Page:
This does not mean that you need to jump off every single preverbal social bridge, but it is possible to implement ideas from social hot spots into your own style blog and blog images. For instance, memes are currently a popular image type. If you were to create a meme or several memes for your blog and use the word in your keyword file name, then it would increase your chances of being seen on engine searches when people search for memes in your vein of content.
Every once in a while, it would be to your blog’s benefit to use shared or linked images from other sites. Certain blogs will allow you to do this through a “reblog” button. This will notify the other blogger as well as all of their followers, usually in the content stream of a post on the other site. When allowed by the other blog, this can be an excellent source of legitimate, quality images and a boost in traffic from the other site as well.
Make your images something that people want to look at. You can do this by taking angled shots, using simple editing techniques (such as the kind you can find on the free Instagram app for smart phones), and including pertinent subjects. Your goal is to come up with something that is aesthetically pleasing without being overly-commercial. Why would people like your blog’s images more than something else they can find on the Internet?
Use the picture embedded in your blog post to make a new pin on Pinterest. When you create this pin, you will be given options on how to organize this pin. Locations, crafts, home décor, etc. You name it, they’ve got it. Users will be able to click this pin which will then lead them to your blog post.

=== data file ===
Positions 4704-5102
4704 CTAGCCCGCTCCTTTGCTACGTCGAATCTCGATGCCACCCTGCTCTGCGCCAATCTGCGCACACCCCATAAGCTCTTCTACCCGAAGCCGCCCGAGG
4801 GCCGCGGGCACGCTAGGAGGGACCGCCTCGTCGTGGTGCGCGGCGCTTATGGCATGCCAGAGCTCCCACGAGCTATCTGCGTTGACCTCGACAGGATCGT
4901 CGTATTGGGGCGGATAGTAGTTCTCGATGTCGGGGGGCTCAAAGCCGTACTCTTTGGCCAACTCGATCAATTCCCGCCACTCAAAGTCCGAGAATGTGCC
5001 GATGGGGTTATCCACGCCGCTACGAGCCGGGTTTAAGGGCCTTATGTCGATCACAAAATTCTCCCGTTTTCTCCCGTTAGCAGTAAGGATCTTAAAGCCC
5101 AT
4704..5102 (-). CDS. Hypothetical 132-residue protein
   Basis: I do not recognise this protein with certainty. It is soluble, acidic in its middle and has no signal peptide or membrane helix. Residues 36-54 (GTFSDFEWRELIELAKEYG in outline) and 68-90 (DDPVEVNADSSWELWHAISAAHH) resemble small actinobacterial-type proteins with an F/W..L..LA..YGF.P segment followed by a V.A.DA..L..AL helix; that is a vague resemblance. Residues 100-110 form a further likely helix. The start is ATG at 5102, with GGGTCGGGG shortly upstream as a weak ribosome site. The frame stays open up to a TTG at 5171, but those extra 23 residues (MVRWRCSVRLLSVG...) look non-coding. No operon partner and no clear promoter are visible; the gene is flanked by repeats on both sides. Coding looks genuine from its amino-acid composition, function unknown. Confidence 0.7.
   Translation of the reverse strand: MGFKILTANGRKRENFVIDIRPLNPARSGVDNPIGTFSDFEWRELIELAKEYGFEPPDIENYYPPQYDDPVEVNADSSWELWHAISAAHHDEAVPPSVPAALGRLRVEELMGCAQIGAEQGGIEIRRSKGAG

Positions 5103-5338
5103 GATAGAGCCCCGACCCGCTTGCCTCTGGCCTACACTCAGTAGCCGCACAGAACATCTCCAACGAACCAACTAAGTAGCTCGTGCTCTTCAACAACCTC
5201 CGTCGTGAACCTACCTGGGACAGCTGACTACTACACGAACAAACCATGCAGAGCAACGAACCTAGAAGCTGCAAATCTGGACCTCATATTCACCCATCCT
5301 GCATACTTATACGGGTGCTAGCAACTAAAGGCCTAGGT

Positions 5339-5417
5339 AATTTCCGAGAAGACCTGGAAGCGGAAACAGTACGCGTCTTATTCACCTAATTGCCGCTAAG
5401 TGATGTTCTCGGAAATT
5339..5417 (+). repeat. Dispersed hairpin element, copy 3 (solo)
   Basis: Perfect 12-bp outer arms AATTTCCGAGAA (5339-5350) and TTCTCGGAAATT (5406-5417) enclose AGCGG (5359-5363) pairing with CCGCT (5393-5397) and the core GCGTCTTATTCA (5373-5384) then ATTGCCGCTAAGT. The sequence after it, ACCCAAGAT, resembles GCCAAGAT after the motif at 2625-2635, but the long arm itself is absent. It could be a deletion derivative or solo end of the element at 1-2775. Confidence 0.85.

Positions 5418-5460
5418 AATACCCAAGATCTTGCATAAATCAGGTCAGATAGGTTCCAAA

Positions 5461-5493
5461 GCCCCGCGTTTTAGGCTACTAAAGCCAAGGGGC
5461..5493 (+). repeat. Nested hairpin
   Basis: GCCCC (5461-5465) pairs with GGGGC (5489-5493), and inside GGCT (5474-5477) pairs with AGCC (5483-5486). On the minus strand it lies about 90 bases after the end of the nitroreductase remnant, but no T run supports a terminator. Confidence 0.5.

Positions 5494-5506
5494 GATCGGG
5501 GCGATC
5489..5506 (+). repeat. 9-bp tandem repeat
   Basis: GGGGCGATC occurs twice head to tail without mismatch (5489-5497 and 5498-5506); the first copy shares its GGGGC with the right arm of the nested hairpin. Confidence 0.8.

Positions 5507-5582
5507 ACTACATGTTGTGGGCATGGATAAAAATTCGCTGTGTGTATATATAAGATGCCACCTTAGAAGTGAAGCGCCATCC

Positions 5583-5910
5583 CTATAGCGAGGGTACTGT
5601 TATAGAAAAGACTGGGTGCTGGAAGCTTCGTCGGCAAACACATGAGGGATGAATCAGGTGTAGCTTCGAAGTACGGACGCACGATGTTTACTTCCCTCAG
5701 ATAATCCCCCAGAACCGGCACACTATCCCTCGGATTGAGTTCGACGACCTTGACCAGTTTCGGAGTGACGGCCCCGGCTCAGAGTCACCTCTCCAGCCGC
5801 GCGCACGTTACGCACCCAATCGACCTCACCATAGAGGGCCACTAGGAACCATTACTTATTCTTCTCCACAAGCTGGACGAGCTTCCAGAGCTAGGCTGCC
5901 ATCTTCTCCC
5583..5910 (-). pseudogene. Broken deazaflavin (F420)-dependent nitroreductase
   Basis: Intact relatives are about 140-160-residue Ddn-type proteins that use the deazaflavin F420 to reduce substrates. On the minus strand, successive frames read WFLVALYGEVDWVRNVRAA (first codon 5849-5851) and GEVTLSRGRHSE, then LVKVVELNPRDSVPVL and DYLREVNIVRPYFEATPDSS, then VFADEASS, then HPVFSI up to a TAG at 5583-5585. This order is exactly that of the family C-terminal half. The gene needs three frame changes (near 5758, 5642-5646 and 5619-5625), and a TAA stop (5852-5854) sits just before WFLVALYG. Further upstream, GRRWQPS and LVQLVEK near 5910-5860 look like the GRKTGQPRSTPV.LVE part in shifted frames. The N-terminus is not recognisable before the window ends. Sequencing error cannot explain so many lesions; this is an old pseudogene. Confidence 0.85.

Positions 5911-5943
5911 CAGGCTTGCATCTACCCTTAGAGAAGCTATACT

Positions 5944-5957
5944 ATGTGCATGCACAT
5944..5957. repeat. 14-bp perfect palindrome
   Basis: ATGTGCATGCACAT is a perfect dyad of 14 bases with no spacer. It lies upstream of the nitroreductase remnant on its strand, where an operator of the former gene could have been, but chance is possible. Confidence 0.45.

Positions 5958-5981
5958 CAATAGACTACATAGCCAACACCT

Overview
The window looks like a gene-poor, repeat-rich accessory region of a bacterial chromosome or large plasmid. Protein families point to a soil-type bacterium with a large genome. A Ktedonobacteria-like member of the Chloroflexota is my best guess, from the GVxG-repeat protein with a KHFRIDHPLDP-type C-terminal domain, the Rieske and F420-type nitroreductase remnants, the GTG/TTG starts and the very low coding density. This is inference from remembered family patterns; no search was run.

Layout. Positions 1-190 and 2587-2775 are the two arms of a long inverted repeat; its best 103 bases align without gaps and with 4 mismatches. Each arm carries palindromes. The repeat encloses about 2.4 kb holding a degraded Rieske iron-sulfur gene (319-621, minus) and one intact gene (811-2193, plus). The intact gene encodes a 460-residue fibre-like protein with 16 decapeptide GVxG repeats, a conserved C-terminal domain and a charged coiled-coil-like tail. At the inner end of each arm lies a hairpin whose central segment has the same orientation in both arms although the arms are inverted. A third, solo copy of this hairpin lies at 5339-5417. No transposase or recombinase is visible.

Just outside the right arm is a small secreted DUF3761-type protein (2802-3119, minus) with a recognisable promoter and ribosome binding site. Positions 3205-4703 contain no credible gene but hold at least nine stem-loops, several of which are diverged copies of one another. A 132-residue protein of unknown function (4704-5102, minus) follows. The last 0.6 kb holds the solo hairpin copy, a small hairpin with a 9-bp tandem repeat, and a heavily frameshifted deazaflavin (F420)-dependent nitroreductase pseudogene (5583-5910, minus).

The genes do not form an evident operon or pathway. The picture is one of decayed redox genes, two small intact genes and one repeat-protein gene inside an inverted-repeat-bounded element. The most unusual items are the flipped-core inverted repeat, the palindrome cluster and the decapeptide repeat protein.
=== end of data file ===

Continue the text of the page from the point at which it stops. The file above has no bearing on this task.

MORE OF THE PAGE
If you find that perfect image but the image is copyrighted, don't use it without asking permission. Most photographers are okay with letting you use their photos for free if they're amateurs. Professionals are more stringent, but that doesn't mean you can't take a few minutes to find their email address and send them a request. If a photographer finds his or her images in use on your site, often he or she can bill you for it, and you have to pay statuatory fines - often far more expensive than the cost of paying for the image in the first place. Search for stock photos on websites such as Stock.xchng and Shutterstock to find royalty free image in all sizes and resolutions. Or use a creative commons image finder, such as Photopin, one of my favorites.
Using the right images and optimizing them for visibility purposes is an important part of blogging. Never ignore the copyrights of images, create the right title, use good quality photos, and share your images on social media sites so that your blog images gain you the recognition you desire.
Tara Hornor spends her days writing about social media marketing, advertising, branding, and web and graphic design for PrintPlace.com. Most of all, she enjoys advising freelancers and SMBs on how best to design and use PrintPlace.com business cards and brochures for maximum marketing impact. Be sure to follow @TaraHornor for more marketing and design advice.